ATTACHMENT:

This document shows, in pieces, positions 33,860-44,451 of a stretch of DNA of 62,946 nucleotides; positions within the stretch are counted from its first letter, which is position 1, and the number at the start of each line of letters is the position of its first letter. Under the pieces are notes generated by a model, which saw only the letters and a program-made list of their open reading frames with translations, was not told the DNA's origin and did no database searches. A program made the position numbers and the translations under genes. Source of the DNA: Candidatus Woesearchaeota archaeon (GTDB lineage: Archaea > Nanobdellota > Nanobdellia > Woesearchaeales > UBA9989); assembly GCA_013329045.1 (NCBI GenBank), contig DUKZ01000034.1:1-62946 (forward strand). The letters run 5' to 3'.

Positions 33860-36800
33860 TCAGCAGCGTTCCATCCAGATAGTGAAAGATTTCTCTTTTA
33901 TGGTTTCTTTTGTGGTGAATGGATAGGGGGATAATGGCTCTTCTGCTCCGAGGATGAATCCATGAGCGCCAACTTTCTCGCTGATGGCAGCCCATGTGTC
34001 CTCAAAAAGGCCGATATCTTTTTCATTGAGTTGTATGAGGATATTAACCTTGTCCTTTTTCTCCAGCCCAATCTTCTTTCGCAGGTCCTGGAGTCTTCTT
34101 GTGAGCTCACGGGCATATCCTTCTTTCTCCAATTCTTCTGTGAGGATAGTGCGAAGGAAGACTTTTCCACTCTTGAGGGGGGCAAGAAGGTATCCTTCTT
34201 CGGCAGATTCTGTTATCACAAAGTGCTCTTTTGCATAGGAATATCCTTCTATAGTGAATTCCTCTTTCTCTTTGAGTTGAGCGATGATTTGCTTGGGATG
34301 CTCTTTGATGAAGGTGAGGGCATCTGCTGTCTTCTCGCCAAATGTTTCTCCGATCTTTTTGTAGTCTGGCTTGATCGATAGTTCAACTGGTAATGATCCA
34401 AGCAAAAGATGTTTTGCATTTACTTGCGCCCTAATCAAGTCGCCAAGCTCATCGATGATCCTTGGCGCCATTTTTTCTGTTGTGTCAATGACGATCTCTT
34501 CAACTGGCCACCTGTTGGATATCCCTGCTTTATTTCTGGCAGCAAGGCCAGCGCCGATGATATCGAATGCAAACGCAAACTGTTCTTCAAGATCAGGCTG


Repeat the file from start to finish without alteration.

This document shows, in pieces, positions 33,860-44,451 of a stretch of DNA of 62,946 nucleotides; positions within the stretch are counted from its first letter, which is position 1, and the number at the start of each line of letters is the position of its first letter. Under the pieces are notes generated by a model, which saw only the letters and a program-made list of their open reading frames with translations, was not told the DNA's origin and did no database searches. A program made the position numbers and the translations under genes. Source of the DNA: Candidatus Woesearchaeota archaeon (GTDB lineage: Archaea > Nanobdellota > Nanobdellia > Woesearchaeales > UBA9989); assembly GCA_013329045.1 (NCBI GenBank), contig DUKZ01000034.1:1-62946 (forward strand). The letters run 5' to 3'.

Positions 33860-36800
33860 TCAGCAGCGTTCCATCCAGATAGTGAAAGATTTCTCTTTTA
33901 TGGTTTCTTTTGTGGTGAATGGATAGGGGGATAATGGCTCTTCTGCTCCGAGGATGAATCCATGAGCGCCAACTTTCTCGCTGATGGCAGCCCATGTGTC
34001 CTCAAAAAGGCCGATATCTTTTTCATTGAGTTGTATGAGGATATTAACCTTGTCCTTTTTCTCCAGCCCAATCTTCTTTCGCAGGTCCTGGAGTCTTCTT
34101 GTGAGCTCACGGGCATATCCTTCTTTCTCCAATTCTTCTGTGAGGATAGTGCGAAGGAAGACTTTTCCACTCTTGAGGGGGGCAAGAAGGTATCCTTCTT
34201 CGGCAGATTCTGTTATCACAAAGTGCTCTTTTGCATAGGAATATCCTTCTATAGTGAATTCCTCTTTCTCTTTGAGTTGAGCGATGATTTGCTTGGGATG
34301 CTCTTTGATGAAGGTGAGGGCATCTGCTGTCTTCTCGCCAAATGTTTCTCCGATCTTTTTGTAGTCTGGCTTGATCGATAGTTCAACTGGTAATGATCCA
34401 AGCAAAAGATGTTTTGCATTTACTTGCGCCCTAATCAAGTCGCCAAGCTCATCGATGATCCTTGGCGCCATTTTTTCTGTTGTGTCAATGACGATCTCTT
34501 CAACTGGCCACCTGTTGGATATCCCTGCTTTATTTCTGGCAGCAAGGCCAGCGCCGATGATATCGAATGCAAACGCAAACTGTTCTTCAAGATCAGGCTG